The expected switch to energy auctioning from the Feed-in-Tariff (FiT) will reshape how we see the energy sector. This move is slowly taking pace after the legislators made some changes to the Energy Act of 2019. However, it is one of the most demanding changes to implement in the current system. New technologies have emerged to ensure that renewable energy production becomes affordable when it comes to the exploration of solar and wind farms.
The solar power bid by Abu Dhabi to Kenya Power and Lighting Company (KPLC) has left the company still paying high tariffs to the energy producers that entered the proposed power purchase agreement. The tariffs range from 0.07/KWh to $0.12/kWh, which is high for such a company with other operations to run. Kenya Power will face the burden of paying these high tariffs through the next two decades if there are no opportunities for restructuring the agreements.
The FiT is the most advocated energy purchase policy because it allows the involved entities to negotiate based on the technology applied in energy production. Additionally, it has proven to offer a sustainable investment environment where energy producers are optimistic about obtaining long-term returns with the national grid’s continued power supply. sIn this contract renegotiating the tariff is unthinkable because it is a fixed payment that remains that way unless the technology is changed. This situation calls for a restructuring of the contract term. KPLC finds it plausible to switch to a bidding system since it will eliminate the high tariffs paid even if the power is not utilized.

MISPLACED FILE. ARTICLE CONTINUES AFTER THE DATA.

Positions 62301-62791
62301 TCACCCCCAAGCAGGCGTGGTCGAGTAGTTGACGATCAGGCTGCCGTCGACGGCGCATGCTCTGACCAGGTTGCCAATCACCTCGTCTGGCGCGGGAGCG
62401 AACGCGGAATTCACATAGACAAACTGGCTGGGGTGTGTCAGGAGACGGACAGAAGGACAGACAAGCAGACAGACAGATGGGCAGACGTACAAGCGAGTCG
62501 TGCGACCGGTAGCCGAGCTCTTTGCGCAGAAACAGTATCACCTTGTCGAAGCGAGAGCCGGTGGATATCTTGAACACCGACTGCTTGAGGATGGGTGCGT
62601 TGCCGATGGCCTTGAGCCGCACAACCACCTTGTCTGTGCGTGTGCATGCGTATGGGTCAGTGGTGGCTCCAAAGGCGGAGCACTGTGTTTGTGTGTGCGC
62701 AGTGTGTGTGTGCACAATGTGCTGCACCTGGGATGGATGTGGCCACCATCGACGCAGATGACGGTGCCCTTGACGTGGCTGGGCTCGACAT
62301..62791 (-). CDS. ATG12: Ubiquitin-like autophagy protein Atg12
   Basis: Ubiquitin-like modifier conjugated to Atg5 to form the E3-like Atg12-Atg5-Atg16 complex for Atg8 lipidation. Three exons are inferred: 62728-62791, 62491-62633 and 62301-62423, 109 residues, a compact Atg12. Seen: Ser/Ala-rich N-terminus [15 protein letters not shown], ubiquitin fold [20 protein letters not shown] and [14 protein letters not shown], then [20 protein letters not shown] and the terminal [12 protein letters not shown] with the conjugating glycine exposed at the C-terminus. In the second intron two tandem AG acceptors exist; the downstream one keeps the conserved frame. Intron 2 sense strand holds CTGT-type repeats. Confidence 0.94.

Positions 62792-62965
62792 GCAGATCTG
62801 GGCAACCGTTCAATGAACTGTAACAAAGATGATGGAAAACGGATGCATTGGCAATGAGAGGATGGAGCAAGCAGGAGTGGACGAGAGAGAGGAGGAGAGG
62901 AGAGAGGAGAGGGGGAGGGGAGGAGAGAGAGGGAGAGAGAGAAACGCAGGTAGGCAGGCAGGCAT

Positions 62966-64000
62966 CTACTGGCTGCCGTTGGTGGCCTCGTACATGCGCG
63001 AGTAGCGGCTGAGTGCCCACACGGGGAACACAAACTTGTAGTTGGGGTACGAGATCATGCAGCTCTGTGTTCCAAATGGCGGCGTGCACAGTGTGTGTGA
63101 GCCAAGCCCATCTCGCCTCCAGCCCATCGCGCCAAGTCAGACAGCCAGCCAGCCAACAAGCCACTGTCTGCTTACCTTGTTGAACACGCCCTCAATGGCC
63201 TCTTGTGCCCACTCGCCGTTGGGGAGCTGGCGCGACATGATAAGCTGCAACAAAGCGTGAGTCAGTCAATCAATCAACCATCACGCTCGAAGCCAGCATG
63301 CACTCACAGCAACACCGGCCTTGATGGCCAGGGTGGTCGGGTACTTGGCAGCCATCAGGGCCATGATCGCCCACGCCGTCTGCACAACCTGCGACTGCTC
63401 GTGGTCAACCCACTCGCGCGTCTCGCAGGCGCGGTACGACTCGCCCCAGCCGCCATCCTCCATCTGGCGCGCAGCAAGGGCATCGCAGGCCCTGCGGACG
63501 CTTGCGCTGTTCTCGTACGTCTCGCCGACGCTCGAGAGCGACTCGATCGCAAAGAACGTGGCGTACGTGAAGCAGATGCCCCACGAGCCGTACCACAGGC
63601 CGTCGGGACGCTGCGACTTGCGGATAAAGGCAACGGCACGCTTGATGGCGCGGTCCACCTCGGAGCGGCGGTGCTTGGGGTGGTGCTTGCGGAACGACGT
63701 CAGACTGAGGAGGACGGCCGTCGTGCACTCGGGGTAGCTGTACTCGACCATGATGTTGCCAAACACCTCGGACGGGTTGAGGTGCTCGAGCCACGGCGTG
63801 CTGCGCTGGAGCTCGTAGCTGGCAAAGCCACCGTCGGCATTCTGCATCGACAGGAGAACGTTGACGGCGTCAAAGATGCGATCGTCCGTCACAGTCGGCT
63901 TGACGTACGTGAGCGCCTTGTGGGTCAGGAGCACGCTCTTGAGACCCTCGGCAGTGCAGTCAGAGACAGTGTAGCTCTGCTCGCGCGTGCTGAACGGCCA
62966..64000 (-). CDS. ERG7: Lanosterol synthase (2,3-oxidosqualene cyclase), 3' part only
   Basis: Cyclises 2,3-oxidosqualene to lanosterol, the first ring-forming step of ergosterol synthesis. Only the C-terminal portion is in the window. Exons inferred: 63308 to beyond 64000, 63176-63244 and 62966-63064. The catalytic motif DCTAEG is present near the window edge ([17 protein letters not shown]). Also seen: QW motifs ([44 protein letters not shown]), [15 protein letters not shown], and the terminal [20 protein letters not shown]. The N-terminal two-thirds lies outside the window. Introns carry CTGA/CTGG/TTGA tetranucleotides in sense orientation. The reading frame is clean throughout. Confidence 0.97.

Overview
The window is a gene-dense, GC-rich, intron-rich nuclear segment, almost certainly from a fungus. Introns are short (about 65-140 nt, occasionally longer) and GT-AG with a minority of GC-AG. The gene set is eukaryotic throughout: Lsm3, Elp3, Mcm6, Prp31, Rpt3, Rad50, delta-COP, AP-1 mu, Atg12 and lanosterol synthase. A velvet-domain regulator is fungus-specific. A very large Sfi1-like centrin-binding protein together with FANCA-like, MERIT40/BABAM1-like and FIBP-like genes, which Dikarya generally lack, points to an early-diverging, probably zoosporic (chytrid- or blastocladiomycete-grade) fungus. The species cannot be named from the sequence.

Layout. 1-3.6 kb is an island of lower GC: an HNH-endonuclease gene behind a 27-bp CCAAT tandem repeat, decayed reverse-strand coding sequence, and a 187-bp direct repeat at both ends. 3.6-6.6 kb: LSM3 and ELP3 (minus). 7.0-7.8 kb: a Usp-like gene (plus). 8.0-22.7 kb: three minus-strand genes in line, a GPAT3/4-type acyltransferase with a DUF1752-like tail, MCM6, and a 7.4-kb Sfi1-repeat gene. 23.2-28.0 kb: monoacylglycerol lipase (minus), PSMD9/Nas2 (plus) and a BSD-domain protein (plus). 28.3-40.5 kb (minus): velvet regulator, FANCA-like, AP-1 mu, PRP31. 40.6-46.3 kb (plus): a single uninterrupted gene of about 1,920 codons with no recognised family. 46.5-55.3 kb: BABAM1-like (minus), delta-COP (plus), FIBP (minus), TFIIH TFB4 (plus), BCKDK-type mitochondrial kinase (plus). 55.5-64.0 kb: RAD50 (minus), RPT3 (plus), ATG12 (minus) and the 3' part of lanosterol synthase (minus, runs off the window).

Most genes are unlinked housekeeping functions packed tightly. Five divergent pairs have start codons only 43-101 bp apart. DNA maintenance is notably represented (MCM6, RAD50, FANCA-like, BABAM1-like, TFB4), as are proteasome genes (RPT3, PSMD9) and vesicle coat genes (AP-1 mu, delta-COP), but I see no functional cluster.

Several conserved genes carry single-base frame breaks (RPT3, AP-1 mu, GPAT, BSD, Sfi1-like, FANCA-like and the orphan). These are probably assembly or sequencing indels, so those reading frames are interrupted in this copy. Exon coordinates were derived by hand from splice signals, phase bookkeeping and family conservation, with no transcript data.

Moreover, the problems associated with unbalanced demand for power can be resolved because the bidding system would allow for grid stabilization. The energy developers can implement the energy storage technologies, and the existing energy farms advised to develop storage technologies for the power generated. This move would help in grid stabilization and the elimination of power wastage.
Other countries that adopted the bidding system for their energy sectors have reported reduced cost of power and battery storage technology development supporting their energy demands even in the peak seasons. Energy purchase contracts come into the lowest bidders’ hands, motivating competition for suitable technologies with the private sector. Energy auctions allow the developers to customize the supply to the market to meet the economic circumstances. Moreover, auctions allow for the manifestation of the actual price of the energy entering the market. This feature helps to tie the regulators to the developers to employ the new technologies for high profitability.